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The Adventure Workshop

Lesson 7 of 36

Telling Stories & Developing a Personal Style

Alex Strohl

The Adventure Workshop

Alex Strohl

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Lesson Info

7. Telling Stories & Developing a Personal Style

Lesson Info

Telling Stories & Developing a Personal Style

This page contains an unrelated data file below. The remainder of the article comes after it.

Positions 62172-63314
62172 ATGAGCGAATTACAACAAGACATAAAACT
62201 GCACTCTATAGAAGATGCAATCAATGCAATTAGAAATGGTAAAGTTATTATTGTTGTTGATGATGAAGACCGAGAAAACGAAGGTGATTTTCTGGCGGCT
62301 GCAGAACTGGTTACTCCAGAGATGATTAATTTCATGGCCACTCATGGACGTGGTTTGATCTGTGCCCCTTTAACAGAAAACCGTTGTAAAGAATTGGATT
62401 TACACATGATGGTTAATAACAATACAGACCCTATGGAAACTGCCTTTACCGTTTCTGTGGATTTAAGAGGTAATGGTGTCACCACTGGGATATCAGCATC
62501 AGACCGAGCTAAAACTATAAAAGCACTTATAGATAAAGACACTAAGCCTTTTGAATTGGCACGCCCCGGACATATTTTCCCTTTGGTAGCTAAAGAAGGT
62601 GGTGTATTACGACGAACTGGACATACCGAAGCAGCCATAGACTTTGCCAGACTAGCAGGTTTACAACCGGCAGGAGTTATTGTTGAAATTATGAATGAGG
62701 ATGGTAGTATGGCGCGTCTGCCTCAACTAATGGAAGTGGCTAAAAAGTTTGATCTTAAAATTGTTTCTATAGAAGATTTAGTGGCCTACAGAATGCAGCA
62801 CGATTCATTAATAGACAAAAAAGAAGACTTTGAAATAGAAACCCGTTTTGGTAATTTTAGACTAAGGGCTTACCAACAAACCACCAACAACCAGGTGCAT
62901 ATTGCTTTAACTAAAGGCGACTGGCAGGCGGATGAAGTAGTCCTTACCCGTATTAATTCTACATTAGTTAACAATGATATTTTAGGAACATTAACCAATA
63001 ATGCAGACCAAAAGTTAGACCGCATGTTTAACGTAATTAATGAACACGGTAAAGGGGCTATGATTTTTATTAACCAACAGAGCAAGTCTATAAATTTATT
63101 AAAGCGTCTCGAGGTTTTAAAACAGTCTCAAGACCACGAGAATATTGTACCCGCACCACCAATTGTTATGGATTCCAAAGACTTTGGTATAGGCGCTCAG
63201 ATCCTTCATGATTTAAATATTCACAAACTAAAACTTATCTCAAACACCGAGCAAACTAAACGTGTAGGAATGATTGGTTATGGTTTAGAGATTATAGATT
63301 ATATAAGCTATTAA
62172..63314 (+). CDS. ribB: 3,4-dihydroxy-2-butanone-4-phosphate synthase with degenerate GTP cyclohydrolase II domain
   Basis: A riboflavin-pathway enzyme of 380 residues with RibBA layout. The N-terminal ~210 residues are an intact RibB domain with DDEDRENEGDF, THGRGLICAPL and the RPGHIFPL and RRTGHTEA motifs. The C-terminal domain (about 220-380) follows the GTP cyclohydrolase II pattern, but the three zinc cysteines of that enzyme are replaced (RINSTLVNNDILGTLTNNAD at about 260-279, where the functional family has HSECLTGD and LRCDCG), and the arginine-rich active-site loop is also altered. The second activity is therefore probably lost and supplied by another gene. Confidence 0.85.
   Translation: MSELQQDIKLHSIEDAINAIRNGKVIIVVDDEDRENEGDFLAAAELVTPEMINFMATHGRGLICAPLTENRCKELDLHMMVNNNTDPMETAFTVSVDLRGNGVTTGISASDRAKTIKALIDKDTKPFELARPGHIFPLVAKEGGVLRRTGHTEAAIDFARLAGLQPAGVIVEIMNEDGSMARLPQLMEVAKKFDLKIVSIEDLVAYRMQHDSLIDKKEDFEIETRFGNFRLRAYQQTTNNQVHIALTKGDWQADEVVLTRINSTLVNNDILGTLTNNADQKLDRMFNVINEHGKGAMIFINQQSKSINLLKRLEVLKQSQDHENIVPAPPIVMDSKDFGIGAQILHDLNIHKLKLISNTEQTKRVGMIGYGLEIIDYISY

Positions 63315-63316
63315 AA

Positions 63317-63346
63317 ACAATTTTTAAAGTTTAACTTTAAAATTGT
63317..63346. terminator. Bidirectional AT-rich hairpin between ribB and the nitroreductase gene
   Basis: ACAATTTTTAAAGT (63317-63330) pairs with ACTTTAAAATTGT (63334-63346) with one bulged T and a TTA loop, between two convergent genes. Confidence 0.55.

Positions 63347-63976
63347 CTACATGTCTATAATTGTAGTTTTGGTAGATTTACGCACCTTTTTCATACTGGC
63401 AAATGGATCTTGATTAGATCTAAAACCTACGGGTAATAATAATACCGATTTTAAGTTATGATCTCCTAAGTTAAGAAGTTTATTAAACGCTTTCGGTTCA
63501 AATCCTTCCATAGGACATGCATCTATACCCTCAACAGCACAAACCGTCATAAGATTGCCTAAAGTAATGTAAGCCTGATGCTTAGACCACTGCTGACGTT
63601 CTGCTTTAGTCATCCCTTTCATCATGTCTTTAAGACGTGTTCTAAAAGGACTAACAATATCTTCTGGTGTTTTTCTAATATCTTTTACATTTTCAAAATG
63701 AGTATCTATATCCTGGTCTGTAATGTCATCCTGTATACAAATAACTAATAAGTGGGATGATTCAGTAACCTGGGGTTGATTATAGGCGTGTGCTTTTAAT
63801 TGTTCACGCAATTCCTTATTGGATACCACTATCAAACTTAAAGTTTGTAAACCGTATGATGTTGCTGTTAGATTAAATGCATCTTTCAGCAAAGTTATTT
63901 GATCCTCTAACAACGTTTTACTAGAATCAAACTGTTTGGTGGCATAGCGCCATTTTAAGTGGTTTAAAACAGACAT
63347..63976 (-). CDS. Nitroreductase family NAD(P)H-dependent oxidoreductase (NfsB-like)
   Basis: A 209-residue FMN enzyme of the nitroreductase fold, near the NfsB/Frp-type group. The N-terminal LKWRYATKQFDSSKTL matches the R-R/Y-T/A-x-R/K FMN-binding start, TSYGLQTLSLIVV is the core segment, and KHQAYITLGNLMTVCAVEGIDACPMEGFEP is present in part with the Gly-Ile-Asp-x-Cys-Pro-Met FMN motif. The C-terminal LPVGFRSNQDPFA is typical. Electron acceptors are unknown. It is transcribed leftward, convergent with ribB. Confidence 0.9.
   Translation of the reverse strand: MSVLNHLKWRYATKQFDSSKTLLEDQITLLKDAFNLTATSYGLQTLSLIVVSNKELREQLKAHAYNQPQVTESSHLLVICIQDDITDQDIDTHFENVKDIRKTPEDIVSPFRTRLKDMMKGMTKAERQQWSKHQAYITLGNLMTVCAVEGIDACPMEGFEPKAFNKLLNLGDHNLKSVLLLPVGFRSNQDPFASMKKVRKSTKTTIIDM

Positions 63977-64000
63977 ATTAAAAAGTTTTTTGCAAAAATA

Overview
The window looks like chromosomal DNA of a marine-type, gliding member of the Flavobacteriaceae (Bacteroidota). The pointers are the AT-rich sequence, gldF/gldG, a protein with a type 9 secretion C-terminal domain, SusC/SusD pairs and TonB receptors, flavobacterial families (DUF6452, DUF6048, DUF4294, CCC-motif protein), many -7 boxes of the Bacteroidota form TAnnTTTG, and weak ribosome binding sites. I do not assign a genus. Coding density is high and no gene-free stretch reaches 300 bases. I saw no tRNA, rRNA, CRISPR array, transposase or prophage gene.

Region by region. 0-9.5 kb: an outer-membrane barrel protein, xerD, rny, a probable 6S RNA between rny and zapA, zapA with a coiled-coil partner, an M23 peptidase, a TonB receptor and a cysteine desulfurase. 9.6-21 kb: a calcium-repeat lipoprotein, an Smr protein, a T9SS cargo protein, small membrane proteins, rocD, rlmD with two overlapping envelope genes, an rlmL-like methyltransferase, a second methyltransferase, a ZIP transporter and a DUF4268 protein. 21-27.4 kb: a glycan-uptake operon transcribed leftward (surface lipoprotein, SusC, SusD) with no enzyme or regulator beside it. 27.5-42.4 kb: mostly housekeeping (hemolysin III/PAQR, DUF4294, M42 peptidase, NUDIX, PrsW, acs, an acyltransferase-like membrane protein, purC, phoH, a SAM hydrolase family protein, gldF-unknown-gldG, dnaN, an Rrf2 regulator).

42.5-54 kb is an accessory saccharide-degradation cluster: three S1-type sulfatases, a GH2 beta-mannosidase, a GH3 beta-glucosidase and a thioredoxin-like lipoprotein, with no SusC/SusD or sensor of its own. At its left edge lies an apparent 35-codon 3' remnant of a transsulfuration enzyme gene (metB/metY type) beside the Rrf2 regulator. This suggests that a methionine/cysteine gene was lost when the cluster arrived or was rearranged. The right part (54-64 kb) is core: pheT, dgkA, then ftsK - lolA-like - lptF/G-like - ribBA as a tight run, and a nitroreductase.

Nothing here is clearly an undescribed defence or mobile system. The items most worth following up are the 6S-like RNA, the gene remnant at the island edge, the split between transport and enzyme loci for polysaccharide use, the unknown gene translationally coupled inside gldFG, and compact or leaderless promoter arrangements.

(light techno music) (camera shutter clicks) Story. I think stories rule. And they always have ruled. Since the beginning of the days we've been learning through stories. And this hasn't changed. So, being able to pick up a camera nowadays and get a message across through a story that isn't falling in in front of the lens is super powerful. So, how do I integrate stories? So how do I shoot stories? Well, I read a lot. That's why I have this pile of magazines here and here. There's a "wilderness" magazine. This is "Sidetracked" magazine. I think it's super important to read as much as you can about things that happen, things that have happened in the past. Someone's story, like a biography because they are so inspiring for what you can do. And at night, while you're sleeping, all these stories you have collected they're working their way and the next thing you know, you come up with your own story. I think stories are special because that's the way we've been learning for the beginnin...